My Math Forum  

Go Back   My Math Forum > High School Math Forum > Algebra

Algebra Pre-Algebra and Basic Algebra Math Forum


Reply
 
LinkBack Thread Tools Display Modes
December 30th, 2013, 07:31 AM   #21
Math Team
 
agentredlum's Avatar
 
Joined: Jul 2011
From: North America, 42nd parallel

Posts: 3,372
Thanks: 234

Re: Cube roots of -1

I don't want to post anything there because I would prefer to keep that post clean for any wandering transcendental number theorist that may happen to pass by.

For your first bullet (by first bullet, I am referring to the top bullet), you are asking about the kobayashi maru style cheats (which I like all of them BTW) presented by [color=#0000FF]crom[/color], [color=#00FF00]mathbalarka[/color] and [color=#00FF00]Hoempa[/color]? If yes, then I think there should be many (perhaps infinite) ways to represent root 3.

I don't think I understand the second bullet. Is an algebraic number? Too tired to look it up... If not, then



But like I said, I'm not sure about what you are asking, so bear with me.

agentredlum is offline  
 
December 30th, 2013, 09:17 AM   #22
Math Team
 
mathbalarka's Avatar
 
Joined: Mar 2012
From: India, West Bengal

Posts: 3,871
Thanks: 86

Math Focus: Number Theory
Re: Cube roots of -1



Also, note that is also transcendental by Lindemann-Weierstrass theorem. But that does not prove whether or not is algebraic or not.



And is transcendental by Gelfond–Schneider, unfortunately, so I cannot prove or disprove whether your expression holds or not.

PS : That should have been but similar consideration holds and we have nothing much.

PPS : You can post this on that topic, as I believe it is non trivial enough to get considerations from those transcendental passer by s... Oops, I mean transcendental number theorist passer-by s...
mathbalarka is offline  
December 30th, 2013, 11:34 PM   #23
Global Moderator
 
Joined: Dec 2006

Posts: 21,128
Thanks: 2337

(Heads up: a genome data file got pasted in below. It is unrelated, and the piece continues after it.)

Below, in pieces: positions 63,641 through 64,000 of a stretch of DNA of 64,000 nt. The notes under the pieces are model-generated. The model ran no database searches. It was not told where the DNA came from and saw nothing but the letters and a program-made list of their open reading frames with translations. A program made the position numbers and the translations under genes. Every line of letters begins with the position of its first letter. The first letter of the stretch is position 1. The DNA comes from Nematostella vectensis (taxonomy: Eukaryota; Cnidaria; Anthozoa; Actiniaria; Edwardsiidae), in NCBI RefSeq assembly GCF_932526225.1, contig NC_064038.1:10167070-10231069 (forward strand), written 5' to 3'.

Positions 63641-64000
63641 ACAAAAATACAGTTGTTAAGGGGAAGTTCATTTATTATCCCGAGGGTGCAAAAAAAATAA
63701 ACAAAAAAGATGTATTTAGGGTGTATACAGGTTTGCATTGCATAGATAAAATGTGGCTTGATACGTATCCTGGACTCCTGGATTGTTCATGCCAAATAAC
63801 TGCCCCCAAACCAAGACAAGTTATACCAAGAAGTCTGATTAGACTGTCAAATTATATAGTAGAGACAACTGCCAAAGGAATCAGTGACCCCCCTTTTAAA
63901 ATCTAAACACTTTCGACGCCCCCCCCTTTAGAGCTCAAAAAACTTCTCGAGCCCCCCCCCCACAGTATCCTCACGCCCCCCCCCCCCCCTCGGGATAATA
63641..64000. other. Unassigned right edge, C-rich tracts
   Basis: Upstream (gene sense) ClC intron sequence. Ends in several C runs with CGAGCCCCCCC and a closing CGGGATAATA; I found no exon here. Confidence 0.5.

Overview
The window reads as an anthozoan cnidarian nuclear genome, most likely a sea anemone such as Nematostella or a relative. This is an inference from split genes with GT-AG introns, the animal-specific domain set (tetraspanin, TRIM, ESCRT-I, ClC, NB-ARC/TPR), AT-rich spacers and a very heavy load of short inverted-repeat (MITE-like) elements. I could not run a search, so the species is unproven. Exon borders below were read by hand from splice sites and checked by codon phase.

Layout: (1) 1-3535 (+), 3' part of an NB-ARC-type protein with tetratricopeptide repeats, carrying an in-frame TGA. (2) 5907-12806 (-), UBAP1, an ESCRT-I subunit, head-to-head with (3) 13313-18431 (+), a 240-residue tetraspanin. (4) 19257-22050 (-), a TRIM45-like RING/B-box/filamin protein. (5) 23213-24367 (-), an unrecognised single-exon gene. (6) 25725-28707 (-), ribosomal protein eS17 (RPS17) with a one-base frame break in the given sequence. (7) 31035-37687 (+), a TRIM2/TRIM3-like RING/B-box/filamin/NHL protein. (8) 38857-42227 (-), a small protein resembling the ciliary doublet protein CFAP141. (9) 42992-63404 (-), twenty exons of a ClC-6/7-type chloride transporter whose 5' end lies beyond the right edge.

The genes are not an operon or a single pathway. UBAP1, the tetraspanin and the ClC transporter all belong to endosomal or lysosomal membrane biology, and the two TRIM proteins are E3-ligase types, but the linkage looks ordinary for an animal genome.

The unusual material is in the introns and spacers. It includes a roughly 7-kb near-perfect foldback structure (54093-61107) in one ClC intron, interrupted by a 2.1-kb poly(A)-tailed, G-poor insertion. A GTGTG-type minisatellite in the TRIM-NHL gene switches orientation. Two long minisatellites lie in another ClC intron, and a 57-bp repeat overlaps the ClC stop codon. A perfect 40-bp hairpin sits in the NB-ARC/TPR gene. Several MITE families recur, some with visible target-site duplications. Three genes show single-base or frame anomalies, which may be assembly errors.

When using latex, type \ln rather than just ln for the ln function.

Quote:
Originally Posted by mathbalarka
Incorrect.
skipjack is offline  
December 31st, 2013, 12:37 AM   #24
Math Team
 
mathbalarka's Avatar
 
Joined: Mar 2012
From: India, West Bengal

Posts: 3,871
Thanks: 86

Math Focus: Number Theory
Re: Cube roots of -1

Quote:
Originally Posted by skipjack
Incorrect.
Right, . I am not sure whether this would effect anything (most probably would), I have to take a look at it seriously later.
mathbalarka is offline  
December 31st, 2013, 03:57 AM   #25
Math Team
 
agentredlum's Avatar
 
Joined: Jul 2011
From: North America, 42nd parallel

Posts: 3,372
Thanks: 234

Re:

Quote:
Originally Posted by skipjack
As usual [color=#BF0000]skipjack[/color] has posted the best answer so far. I did it a little bit differently, first, as a matter of personal preference,



And that's what I used.

Second, if you know one root you can get the others by using symmetry and rotations.

Multiplication by rotates a point counterclockwise in the complex plane by 90°.

Multiplication by rotates a point counterclockwise in the complex plane by 45°.

...etc.

In general, if you want to rotate counterclockwise by N°, multiply by



So, I know one root of is x = -1.

I know the roots are symmetrically located at intervals of 120° = 360°/3.

I can use as a rotation machine.

To rotate x = -1, multiply it like so,



There's another root, now do it again,



And there's the other root.

Anyway, hope you see how to play around with multiplications additions and rotations.

agentredlum is offline  
Reply

  My Math Forum > High School Math Forum > Algebra

Tags
cube, roots



Thread Tools
Display Modes


Similar Threads
Thread Thread Starter Forum Replies Last Post
Cube roots of unity question 2 Dean1884 Algebra 4 August 16th, 2013 09:03 PM
Cube roots of unity question 1.. Dean1884 Algebra 3 August 16th, 2013 01:37 AM
Finding Cube Roots using Geometry long_quach Geometry 10 February 19th, 2013 01:11 AM
Derivative of cube roots and trig imcutenfresa Calculus 1 September 20th, 2009 05:34 AM
Three cube roots of 1 dequinox Complex Analysis 1 June 9th, 2009 03:00 PM





Copyright © 2019 My Math Forum. All rights reserved.